CPU Load: Low to very low..
GPU Load: High to very high. Each output pixel requires 3 texture samples, 2 of which are non-contiguous - as the video data is still planar. For progressive content this is not too bad but deinterlacing gets ugly really quickly:) see below. Also the GLSL shader cannot use rectangular textures so requires more GPU memory - but I have a fix for that coming.
Memory transfer: Low - 12bpp
Colourspace control: Full
Texture sampling is the most expensive operation in a GLSL shader - and accessing memory away from the current sample is usually more expensive. So it is best to minimise texture sampling and not to access texture memory 'randomly'.
With the software fallback, default, OpenGL lite and UYVY approach - there is only one, coherent texture sample for progressive content. For OpenGL deinterlacers this increases depending on the deinterlacer: linear blend makes 3 (2 non-contiguous) and kernel 8 (7 non-contiguous) - which is why it is slower.
With YV12 you start with 3 texture samples for progressive - which in my testing offsets the gain from very low CPU usage and memory transfer - but for the kernel deinterlacer that increases to 24 texture samples (21 non-contiguous).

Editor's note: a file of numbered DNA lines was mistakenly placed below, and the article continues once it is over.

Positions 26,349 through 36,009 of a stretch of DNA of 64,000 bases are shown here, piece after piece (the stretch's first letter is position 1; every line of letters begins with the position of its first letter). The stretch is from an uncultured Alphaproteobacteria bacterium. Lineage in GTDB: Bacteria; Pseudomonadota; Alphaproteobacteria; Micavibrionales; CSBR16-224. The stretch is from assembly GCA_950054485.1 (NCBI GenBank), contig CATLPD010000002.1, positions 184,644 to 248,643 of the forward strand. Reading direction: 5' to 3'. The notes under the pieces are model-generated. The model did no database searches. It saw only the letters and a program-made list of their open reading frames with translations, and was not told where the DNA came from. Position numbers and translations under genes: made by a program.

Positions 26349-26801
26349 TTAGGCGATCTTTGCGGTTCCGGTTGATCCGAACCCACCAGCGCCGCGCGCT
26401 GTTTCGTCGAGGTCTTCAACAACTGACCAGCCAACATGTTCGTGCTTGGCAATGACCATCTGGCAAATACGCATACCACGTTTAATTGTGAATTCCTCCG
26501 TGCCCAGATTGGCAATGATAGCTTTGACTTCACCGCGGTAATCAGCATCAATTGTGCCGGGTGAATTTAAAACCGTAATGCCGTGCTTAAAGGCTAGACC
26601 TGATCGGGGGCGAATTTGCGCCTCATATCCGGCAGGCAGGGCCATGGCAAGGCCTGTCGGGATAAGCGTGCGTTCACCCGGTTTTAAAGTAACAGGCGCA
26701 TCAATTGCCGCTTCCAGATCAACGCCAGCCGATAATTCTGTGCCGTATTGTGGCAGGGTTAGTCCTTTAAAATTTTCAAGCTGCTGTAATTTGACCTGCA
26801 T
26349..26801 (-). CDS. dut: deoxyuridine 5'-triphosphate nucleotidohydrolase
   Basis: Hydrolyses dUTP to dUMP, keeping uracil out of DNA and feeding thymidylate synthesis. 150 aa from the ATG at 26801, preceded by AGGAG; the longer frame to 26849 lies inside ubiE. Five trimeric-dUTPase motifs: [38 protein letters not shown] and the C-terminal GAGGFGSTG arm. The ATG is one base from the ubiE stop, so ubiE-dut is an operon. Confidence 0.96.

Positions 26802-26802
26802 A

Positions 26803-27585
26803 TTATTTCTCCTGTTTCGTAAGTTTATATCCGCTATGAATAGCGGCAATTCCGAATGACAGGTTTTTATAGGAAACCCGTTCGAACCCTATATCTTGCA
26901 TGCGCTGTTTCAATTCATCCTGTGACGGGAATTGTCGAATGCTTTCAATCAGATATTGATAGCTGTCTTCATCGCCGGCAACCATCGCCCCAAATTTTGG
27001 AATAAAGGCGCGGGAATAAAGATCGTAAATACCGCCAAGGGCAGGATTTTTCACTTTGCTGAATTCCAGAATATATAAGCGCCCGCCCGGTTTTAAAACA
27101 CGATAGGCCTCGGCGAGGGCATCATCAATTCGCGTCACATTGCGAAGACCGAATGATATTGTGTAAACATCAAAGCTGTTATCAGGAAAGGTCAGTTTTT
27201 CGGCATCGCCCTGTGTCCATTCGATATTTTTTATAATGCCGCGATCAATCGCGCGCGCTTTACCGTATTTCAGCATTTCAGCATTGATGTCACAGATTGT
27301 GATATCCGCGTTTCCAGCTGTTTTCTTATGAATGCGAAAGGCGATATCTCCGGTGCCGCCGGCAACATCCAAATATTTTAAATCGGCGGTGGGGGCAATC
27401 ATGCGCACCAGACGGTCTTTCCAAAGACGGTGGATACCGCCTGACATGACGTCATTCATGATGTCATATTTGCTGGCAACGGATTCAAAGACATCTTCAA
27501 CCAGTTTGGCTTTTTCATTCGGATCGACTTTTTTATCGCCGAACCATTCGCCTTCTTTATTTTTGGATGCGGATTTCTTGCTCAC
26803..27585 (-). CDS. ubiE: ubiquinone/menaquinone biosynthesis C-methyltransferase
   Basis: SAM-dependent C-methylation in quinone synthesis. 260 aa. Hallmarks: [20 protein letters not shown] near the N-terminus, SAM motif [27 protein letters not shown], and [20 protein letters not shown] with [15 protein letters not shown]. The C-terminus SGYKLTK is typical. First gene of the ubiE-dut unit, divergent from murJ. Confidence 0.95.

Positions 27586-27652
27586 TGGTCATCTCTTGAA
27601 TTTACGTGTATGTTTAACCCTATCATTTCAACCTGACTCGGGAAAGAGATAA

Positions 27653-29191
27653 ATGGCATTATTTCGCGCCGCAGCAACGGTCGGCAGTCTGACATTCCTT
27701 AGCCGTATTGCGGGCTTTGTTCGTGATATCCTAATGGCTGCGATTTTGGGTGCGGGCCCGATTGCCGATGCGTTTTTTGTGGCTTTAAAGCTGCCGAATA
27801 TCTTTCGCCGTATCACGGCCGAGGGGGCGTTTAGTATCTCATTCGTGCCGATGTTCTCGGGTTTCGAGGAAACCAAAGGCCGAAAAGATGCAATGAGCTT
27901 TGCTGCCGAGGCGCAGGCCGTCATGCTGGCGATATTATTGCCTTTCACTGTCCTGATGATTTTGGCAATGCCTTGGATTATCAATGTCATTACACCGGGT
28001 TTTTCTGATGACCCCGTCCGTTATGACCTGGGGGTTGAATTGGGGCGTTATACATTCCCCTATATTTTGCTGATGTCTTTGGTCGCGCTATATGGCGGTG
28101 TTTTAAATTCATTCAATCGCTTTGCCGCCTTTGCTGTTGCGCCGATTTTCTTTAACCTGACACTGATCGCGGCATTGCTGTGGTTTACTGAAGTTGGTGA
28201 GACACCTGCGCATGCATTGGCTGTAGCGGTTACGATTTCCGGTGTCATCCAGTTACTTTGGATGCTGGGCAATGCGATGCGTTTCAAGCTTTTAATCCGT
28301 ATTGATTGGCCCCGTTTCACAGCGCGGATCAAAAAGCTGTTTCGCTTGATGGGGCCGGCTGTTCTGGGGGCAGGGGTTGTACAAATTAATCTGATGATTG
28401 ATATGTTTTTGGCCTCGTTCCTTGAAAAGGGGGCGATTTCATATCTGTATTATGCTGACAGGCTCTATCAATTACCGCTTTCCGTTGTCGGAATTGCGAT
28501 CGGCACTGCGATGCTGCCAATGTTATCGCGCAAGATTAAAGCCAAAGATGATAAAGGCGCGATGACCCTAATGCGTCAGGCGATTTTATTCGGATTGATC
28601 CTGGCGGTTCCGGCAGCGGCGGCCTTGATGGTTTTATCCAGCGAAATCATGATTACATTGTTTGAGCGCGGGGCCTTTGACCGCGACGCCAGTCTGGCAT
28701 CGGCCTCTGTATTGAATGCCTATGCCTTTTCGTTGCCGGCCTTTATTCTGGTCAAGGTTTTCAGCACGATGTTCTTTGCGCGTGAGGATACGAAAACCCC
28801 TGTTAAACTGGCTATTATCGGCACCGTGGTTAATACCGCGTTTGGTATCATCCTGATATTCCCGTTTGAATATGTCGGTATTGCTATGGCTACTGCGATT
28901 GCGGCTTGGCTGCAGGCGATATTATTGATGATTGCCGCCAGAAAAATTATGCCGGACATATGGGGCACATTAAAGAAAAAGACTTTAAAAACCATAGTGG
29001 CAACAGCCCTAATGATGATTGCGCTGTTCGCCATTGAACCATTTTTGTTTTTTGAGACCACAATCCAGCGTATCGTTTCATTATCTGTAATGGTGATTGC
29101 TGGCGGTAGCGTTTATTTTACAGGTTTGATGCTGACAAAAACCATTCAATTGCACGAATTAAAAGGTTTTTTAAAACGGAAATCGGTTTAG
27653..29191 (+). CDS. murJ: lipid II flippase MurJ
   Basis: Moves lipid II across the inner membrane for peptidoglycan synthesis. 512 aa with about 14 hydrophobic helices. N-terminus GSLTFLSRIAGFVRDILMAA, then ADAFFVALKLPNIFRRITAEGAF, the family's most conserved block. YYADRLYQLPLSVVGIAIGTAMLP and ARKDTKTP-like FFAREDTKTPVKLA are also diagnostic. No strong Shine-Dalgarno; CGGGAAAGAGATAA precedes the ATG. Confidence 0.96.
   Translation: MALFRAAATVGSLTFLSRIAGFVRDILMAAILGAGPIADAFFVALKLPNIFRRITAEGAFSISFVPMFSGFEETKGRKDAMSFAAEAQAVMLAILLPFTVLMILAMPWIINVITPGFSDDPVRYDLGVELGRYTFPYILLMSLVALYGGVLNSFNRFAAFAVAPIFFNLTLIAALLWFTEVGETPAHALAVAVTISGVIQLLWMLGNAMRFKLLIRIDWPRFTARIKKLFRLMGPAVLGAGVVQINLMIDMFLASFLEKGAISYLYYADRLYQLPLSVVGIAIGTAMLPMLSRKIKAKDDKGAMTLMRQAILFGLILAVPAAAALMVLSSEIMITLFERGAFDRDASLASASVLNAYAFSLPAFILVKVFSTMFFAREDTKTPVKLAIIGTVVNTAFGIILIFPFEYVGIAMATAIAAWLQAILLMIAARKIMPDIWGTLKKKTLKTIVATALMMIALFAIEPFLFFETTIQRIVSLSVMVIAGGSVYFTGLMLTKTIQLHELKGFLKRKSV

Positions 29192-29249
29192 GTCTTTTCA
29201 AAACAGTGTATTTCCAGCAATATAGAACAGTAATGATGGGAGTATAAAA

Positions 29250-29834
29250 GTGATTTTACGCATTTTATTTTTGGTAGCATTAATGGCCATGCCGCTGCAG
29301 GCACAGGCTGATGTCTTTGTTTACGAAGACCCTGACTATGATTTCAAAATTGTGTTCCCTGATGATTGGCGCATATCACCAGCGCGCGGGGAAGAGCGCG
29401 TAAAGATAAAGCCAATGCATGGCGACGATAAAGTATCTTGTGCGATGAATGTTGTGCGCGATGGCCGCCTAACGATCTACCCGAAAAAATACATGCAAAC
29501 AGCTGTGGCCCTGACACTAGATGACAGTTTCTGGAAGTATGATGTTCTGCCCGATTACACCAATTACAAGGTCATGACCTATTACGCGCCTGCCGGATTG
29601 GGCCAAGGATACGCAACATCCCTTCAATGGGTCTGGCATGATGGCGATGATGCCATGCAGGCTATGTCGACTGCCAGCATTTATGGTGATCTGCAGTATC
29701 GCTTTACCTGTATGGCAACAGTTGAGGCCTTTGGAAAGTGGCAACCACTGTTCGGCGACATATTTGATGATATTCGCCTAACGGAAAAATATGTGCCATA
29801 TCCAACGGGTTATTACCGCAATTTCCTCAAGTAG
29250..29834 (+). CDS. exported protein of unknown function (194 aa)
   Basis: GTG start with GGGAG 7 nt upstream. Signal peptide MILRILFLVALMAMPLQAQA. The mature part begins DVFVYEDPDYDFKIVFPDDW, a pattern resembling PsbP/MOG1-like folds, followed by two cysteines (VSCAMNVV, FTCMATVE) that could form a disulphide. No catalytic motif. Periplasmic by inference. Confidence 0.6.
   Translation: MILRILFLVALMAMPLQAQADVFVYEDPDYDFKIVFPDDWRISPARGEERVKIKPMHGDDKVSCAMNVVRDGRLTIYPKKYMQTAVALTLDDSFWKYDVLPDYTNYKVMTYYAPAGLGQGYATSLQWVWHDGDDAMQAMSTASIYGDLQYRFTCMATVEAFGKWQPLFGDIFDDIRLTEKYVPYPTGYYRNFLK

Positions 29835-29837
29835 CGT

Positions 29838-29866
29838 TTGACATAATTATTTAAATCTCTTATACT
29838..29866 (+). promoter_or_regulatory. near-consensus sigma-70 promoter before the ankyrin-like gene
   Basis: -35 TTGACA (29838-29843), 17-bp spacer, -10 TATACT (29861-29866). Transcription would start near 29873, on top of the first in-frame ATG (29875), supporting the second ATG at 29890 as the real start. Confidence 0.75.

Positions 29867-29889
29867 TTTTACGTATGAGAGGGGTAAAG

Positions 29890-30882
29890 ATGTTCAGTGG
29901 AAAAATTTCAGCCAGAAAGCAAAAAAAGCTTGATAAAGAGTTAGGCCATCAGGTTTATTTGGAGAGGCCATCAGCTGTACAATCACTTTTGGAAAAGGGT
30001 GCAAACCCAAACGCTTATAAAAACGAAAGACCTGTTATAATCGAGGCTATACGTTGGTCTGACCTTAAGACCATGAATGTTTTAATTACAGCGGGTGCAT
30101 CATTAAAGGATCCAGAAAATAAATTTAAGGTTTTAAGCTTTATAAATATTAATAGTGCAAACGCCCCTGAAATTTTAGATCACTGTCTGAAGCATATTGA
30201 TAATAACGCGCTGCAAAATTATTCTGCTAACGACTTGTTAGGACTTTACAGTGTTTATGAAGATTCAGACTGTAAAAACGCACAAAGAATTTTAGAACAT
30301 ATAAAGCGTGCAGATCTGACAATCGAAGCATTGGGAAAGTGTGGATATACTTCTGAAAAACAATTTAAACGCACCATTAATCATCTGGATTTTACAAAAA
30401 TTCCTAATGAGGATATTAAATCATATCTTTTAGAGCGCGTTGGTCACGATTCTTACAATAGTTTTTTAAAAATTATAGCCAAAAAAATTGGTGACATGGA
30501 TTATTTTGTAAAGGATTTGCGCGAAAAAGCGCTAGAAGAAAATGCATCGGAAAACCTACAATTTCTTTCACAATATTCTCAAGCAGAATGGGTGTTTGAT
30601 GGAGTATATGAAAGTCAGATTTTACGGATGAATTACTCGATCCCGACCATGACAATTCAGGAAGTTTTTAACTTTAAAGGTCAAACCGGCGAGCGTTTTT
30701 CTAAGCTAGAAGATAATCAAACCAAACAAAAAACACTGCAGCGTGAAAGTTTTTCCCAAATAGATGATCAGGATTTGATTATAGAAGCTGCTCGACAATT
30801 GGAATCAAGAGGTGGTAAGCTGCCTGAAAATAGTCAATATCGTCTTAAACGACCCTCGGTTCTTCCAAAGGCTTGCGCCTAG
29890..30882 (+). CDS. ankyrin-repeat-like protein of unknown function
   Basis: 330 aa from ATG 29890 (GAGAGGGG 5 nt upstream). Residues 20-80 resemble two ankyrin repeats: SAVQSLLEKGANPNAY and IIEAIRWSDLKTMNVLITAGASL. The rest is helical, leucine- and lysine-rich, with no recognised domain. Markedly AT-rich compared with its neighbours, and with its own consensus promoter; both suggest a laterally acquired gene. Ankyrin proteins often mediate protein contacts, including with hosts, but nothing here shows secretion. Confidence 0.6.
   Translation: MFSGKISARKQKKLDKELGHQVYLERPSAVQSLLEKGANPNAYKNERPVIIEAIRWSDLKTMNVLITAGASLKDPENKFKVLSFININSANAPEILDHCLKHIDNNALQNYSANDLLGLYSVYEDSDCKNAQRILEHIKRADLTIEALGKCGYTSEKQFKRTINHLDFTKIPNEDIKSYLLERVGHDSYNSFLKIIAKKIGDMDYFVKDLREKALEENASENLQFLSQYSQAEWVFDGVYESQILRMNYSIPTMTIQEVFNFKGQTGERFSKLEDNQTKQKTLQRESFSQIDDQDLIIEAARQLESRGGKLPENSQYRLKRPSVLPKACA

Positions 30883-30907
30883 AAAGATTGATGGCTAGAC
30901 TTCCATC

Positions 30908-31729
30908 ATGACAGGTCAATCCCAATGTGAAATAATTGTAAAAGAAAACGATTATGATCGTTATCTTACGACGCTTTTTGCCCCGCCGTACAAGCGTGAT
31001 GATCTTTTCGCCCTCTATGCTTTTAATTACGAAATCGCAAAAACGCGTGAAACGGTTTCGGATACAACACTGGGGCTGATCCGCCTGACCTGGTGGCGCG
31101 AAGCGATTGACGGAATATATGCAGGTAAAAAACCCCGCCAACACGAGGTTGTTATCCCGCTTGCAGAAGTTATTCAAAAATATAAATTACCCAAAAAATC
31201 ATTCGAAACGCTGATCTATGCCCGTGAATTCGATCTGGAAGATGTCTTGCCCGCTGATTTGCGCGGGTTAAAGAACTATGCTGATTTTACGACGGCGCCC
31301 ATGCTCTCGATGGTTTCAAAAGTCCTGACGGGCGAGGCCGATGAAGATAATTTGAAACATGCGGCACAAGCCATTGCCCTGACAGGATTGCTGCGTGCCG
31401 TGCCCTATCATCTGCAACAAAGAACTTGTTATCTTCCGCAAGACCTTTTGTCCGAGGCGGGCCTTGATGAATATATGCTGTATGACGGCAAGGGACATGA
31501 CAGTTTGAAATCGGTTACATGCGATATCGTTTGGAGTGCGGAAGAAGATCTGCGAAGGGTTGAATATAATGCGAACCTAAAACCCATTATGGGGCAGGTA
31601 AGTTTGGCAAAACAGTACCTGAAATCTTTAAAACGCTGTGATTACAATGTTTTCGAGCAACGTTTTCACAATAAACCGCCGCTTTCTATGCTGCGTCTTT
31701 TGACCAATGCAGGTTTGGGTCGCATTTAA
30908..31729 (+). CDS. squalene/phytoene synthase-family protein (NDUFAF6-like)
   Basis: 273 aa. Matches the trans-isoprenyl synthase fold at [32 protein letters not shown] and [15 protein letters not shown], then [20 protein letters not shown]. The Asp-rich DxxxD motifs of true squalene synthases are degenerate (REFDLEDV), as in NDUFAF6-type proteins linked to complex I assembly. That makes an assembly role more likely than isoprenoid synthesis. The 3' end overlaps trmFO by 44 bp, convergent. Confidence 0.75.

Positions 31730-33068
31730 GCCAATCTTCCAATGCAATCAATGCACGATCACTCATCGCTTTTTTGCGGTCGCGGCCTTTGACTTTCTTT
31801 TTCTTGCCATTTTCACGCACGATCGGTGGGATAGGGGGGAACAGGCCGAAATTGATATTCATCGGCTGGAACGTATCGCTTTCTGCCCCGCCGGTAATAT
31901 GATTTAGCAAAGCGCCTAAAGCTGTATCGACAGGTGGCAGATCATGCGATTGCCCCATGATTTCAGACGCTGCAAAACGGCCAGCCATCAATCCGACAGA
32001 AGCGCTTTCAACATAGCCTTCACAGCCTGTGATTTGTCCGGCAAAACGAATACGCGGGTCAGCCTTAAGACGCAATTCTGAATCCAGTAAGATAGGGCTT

... and that is why I tried to find an alternative. It's fine for progressive content but deinterlacing performance just gets worse and worse.
I settled on the UYVY code - it balances its 'performance' between CPU, memory transfer and GPU.
software fallback - why bother unless you have a modern CPU and a 15 year old GPU.
default - custom packing code may not be efficient on non X86 architecture and large memory transfer
opengl-lite - nice if available but colour rendition not great.
UYVY - simple repacking, smaller memory transfer and lower GPU texturing.
YV12 - low CPU (straight copy), smallest memory transfer but worse to terrible GPU texturing.
The code could probably try and make some assumptions about the best route to take depending on reported driver/hardware and compile type. e.g. Intel desktop and Pi have shared CPU/GPU memory so memory transfers probably aren't a bottleneck. A more powerful dedicated video card proably won't blink at the sampling required for YV12. At the end of the day, however, there is no right or wrong solution - as long as it works!
Again, hopefully this is helpful. Any questions, just ask.
P.S. Probably worth mentioning that I don't really think the code needs both UYVY and YV12 - and unsurprisingly I would suggest ditching YV12. At the same time the OpenGL code could be simplified greatly by removing OpenGL1 support - I'd be amazed if anyone is actually still using it.